- As Internet of Things (IoT) devices become more prevalent, so do the ways that hackers exploit them, according to the Darktrace 2018 Threat Report.
- In one instance, hackers took over a digital parking payment kiosk and connected it to websites featuring adult content.
- In another instance, hackers connected to industrial blenders, slicers and other connected devices on a food assembly line in an attempt to access the greater network.
In a recent incident, hackers took control of a digital parking kiosk and connected it to websites featuring adult content, according to researchers at the cybersecurity company Darktrace. The kiosk didn’t actually display the content, which actually makes the stunt more confusing: If it wasn’t for a weird prank, then why even bother?
“It’s unknown what the attacker’s motive might have been,” says Darktrace.
But it points to a worrisome trend, as Darktrace will reveal in its annual Threat Report, to be released on Wednesday, which highlights bizarre and unexpected ways that so-called black hat hackers attempt to subvert and infiltrate networks. The key takeaway is that if there’s a flaw, hackers will find and exploit it.
“The incident exemplifies the vulnerabilities that IoT devices can pose and the need for comprehensive cyber defence across the entire digital infrastructure,” the report says.
Darktrace uses AI to identify unusual activity on a network, particularly involving unconventional connected devices.
In another instance recorded by the Darktrace report, hackers attempted to get into a corporate network by connecting to different IoT devices on an industrial food assembly line. They managed to connect to industrial blenders, slicers and baggers in an attempt to move within the network.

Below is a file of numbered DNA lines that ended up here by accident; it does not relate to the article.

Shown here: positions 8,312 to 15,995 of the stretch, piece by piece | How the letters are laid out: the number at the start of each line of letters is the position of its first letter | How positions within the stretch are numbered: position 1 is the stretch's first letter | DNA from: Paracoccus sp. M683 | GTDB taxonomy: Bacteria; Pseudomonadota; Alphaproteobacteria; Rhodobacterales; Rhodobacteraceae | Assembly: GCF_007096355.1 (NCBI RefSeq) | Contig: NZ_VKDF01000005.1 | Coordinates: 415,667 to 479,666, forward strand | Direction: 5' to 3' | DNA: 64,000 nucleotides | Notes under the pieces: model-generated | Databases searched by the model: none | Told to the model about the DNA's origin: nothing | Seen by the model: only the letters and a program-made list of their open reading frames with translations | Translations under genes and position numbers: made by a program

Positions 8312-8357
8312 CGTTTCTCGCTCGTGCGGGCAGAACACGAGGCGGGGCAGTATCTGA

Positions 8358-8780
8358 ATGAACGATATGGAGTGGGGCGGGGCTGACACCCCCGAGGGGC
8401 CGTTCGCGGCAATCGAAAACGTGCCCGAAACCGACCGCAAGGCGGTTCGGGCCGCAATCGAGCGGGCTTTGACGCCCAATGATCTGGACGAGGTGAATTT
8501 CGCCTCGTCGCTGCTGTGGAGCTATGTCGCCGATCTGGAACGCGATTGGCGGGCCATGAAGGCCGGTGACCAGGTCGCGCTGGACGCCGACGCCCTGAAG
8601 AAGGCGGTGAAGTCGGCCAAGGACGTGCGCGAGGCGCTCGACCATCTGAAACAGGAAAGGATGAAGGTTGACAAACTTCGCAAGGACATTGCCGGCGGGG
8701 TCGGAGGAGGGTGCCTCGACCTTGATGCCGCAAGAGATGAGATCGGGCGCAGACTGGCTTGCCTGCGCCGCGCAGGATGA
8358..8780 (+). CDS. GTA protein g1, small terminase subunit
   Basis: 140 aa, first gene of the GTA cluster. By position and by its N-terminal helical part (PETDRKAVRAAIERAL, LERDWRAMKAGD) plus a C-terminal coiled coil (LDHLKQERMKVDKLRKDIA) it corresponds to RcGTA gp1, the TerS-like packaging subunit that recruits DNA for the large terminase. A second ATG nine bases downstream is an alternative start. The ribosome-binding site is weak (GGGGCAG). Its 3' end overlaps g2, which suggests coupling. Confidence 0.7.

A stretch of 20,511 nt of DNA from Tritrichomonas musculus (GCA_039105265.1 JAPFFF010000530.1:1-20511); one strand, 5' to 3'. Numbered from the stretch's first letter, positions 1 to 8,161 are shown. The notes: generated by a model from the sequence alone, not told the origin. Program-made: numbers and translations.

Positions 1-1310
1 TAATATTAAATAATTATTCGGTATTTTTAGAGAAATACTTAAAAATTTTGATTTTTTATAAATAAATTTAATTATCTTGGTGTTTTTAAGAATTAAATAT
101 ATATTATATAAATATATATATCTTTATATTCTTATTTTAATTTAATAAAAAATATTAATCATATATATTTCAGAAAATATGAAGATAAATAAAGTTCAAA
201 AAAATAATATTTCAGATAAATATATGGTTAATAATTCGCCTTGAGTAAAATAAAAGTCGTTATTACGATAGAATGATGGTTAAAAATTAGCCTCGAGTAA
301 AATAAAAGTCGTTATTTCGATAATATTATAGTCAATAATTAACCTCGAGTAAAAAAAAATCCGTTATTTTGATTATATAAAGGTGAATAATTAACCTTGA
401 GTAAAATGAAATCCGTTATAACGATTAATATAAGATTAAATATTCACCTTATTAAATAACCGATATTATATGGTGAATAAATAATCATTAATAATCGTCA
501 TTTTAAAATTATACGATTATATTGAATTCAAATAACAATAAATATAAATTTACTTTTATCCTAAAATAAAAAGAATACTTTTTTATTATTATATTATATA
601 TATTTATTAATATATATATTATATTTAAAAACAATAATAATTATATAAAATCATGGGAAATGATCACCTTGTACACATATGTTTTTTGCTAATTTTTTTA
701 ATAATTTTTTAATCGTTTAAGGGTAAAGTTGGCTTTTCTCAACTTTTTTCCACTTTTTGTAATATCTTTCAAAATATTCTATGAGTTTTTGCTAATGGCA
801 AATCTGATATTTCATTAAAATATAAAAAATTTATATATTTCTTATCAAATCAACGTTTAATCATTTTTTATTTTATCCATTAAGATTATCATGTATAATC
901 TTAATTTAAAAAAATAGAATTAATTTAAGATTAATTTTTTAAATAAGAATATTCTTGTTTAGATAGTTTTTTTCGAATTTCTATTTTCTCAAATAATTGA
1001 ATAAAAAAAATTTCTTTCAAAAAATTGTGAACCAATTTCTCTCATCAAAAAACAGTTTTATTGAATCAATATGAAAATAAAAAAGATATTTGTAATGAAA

IoT devices like blenders don’t contain valuable or exploitable information, such as corporate pay stubs. But the hackers wanted to trick the IT network into letting them connect to the greater company IT network. In theory, the hackers could move around the network until making their way onto a PC or phone that does have valuable data.
Of note is that in this example, the internet-connected appliances hadn’t been vetted by the factory’s security experts. They were just purchased, put online, and connected to the network.
“Crucially, these devices did not have approval from the security team to be connected to the core IT infrastructure. By correlating these factors in real time, Darktrace’s AI detected the anomalous behaviour and determined the activity to be a significant risk to the organisation’s assembly line,” according to the report.
In another similar instance, hackers took control of personal storage lockers at an amusement park in North America. These smart lockers connect with a third-party online platform when employees entered their access codes. The hackers used the locker connection to hitch a ride into the third-party platform and swipe data.
“The connections, which could have included identifying details or sensitive credentials, had the potential to be transmitted over the internet entirely unprotected – giving the attackers ability to intercept the connections and use the information to breach the company’s network defences,” according to the report.